Poem: A Day for Gratitude (and Greed)

In a hushed and reverent tone
he asked us to bow our heads
in gratitude for those who sacrificed
so much for our prosperity.

We took a moment to remember
those who lost their lives and
their land to the invaders
euphemistically known as settlers.

We whispered muted prayers
of thanks to those who lost
their lives and liberty to traders
paradoxically called masters.

We mumbled appreciation
for those who acquired
resources from abroad while
posing as freedom fighters.

We thanked Providence for all
the blood shed on our behalf.
We raised our heads with ravenous
relief and set tooth to bone.

If Gratitude Were Horses, We’d Never Fear a Stampede (#poem #NaPoWriMo)

free-giftToday’s NaPoWriMo prompt is to write a contemplation on gifts and giving. I read Ralph Waldo Emerson’s essay on gifts when I was in high school, and it has stayed with me all these years. Emerson definitely had his moments as an essayist.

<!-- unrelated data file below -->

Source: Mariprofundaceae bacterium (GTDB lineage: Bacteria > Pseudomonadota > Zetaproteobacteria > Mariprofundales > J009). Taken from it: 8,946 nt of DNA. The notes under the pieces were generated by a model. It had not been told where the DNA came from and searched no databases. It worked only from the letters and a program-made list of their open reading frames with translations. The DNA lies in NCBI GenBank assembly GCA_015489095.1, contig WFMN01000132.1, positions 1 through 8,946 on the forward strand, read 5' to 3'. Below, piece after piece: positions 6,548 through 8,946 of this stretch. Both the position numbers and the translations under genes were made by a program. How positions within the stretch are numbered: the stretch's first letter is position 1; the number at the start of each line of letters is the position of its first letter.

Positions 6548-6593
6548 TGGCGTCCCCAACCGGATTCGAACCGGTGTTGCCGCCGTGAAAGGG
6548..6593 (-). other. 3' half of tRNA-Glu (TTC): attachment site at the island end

Prologue

“The only gift is a portion of thyself. Thou must bleed for me.” ~Ralph Waldo Emerson

Exposition

The gift is always some sort of recrimination,
At least this is the way I see it.
The gift tells what you think of me,
Or whether, indeed, you think of me.
Upon receipt, I am immediately filled
With guilt, shame, anger, sadness or—
Most likely—unworthiness,
At least for gifts from you.
Others may give gifts that
Only reaffirm my deeply held
Belief that I may not be worth
The second thought required
For a gift, but you are different,
Are you not?

And it should be easier to give than receive,
But what is it like to be too painfully
Aware that a thoughtless gift
Will make someone feel
Unworthy of thought, of value?
Paralyzed by caution, we givers
Fail ourselves and our fellow humans
Regularly. If only we’d had more time,
The gift would have been better.
A gift receipt is included, in case
You don’t like it.

Epilogue

“We do not quite forgive a giver. The hand that feeds us is in some danger of being bitten.” ~Ralph Waldo Emerson